By Kennedy Kachwanya
Whenever I think of the youth issues, I remember: “Our youth are not failing the system; the system is failing our youth. Ironically, the very youth who are being treated the worst are the young people who are going to lead us out of this nightmare.” – Rachel Jackson.
The youth are talented and full of energy and if channeled in the right direction, the outcome is amazing. But at the same time there are a number of problems they face which sometime may turn them to something else. From unemployment to public policy, Kenyan youth are turning to mobile phones and social networks to voice their concerns and encourage policy makers to address their needs.
Unemployment ranks as one of the most important issues shared by Kenyan youth. Whether highly educated or not, the unemployment is a challenge to all more so in a developing country like Kenya. The biggest headache for many new young graduates is the so called “Experience tag.” It is the reality that you can’t get a job without experience, and at the same time, you can’t get experience if you are not given the job. It is a Catch 22 kind of a situation. Are the employers to be blamed entirely? I don’t think so. Companies prefer to hire people that can hit the ground running.
Yet, Kenyan youth are not sitting idly by to let their frustrations build. They are communicating with one another and sharing discussions on the current state of affairs the country is challenged with. The most amazing trend is the growing rate of young people who are now using mobile phones, and to a larger extent, social media to do amazing things. With a short supply of work, they have the time to collect their thoughts and voice their opinions to others in the community, which is fostering a high level of awareness.
The same energy has not gone unnoticed by politicians and policy makers. A majority of them have joined social networking sites like Facebook and Twitter to reach out to the young people. A good example is when the current budget was being prepared by the Kenyan Minister of Finance Uhuru Kenyatta. In what was a first not only in Kenya locally, but probably globally, Kenyatta asked Kenyans to share their ideas and suggestions on the budgetary interventions that they would like to see in the 2011/2012 Financial Year Budget through his social media accounts, among them Twitter and Facebook. The response was overwhelming. The Treasury received an unprecedented 4,000+ submissions through Twitter, Facebook and blogs.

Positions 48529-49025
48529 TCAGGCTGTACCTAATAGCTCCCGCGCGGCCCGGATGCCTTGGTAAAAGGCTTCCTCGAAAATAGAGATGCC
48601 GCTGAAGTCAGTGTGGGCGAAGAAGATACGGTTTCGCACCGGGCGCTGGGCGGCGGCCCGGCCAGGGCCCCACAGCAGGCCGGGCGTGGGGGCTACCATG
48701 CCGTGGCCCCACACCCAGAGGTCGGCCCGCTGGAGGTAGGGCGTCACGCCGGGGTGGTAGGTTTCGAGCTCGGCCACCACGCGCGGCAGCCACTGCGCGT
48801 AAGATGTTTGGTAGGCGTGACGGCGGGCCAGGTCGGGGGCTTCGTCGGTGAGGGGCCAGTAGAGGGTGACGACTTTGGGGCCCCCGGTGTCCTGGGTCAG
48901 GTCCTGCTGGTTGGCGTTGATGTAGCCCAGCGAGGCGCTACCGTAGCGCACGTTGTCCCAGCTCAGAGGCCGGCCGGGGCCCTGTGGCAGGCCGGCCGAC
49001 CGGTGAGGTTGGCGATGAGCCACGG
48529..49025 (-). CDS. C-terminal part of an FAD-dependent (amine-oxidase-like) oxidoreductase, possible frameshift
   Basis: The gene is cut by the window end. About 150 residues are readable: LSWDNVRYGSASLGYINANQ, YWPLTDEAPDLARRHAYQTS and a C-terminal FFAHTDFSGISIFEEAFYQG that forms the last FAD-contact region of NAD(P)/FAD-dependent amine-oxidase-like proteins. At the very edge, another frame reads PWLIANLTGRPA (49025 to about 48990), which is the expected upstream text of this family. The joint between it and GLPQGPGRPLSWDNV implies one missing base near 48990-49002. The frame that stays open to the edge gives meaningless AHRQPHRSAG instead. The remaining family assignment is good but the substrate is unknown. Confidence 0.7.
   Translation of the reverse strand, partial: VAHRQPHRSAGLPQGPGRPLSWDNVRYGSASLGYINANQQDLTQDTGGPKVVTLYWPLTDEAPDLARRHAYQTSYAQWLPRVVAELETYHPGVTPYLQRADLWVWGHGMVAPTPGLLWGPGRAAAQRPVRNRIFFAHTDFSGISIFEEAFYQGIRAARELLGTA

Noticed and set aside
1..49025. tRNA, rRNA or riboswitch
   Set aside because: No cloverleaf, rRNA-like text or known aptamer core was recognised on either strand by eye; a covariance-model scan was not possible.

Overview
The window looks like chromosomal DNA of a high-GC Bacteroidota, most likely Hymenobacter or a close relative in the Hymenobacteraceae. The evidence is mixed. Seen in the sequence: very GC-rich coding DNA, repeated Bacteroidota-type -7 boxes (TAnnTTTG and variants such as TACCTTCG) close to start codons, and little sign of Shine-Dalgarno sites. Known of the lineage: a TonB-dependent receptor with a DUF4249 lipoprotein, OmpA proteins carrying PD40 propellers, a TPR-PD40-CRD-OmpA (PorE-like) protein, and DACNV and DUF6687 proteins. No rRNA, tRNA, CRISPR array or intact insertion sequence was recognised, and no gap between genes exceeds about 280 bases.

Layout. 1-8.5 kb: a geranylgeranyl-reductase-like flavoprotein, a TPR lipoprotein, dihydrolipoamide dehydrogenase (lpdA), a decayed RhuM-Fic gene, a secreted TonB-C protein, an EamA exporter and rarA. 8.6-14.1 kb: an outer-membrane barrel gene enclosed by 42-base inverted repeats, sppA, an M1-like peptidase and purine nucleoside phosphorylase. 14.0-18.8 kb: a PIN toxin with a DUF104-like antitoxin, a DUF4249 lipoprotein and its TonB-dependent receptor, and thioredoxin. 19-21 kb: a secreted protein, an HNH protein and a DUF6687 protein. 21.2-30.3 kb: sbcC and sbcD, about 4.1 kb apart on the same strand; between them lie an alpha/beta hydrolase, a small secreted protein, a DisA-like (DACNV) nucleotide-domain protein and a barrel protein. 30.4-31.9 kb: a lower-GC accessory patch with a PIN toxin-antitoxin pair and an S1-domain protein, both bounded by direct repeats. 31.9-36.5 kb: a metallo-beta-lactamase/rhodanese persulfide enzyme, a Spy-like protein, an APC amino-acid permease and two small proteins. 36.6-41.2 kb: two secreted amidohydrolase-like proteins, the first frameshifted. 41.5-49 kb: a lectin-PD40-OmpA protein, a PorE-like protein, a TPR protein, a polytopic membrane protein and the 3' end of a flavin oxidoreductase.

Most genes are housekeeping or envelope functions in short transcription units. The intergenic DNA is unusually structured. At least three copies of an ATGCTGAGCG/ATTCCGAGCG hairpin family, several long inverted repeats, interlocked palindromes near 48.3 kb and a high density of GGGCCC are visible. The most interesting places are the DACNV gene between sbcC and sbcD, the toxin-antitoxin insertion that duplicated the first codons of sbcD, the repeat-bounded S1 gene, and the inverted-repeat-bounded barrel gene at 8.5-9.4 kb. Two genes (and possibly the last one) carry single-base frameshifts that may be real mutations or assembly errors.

Collective action when faced with a crisis
Another classic example of young Kenyans setting the agenda on social media came last summer. Due to the pressing situation where many Kenyans were affected by the drought, young Kenyans grew weary of waiting for the government and other NGOs to step in. Youth took matters into their own hands. Ahmed Salim — also known as @ahmedsalims on Twitter — in collaboration with Kenya Red Cross, started a campaign on Facebook and Twitter that urged Kenyans to skip at least one meal and donate it to feed starving Kenyans residing in the Northern part. Donations were made through SMS on the mobile money payment system, Mpesa. The campaign dubbed #FeedKe went viral on social media just within a few hours. A week later, Kenyan corporate members, among them mobile phone network operator Safaricom, Kenya Commercial Bank and Media Houses, joined the campaign. At least Ksh.114,564,470 ($1,287,241) had been raised. Not only did youth manage to raise awareness and combat a humanitarian crisis, but they bypassed the current political system and effectively solved a critical problem under one collective.
The debate continues as many young people are now telling the government outright to come up with lasting solutions for the recurring drought in Northern Kenya.
Without a doubt, the use of mobile phones and the creativity of Kenyan youth have made Kenya a shining light in Africa when it comes to technology and direct action. As more youth are becoming increasingly civically engaged and drawing attention from politicians, Kenya is sure to be a country of incredible social and political growth for the next coming years. As long as youth remain active in the democratic process, anything is possible.
Kachwanya is the chairman of BAKE (Bloggers Association of Kenya), social media consultant based in Nairobi and lead blogger at Kachwanya.com — sharing tech ideas in Africa. He is also the content manager of Mobilemonday.co.ke, and co-founder of Maduqa.com. This commentary is published by Daily News Egypt in collaboration with Global Experts (www.theglobalexperts.org), a project of the United Nations Alliance of Civilizations.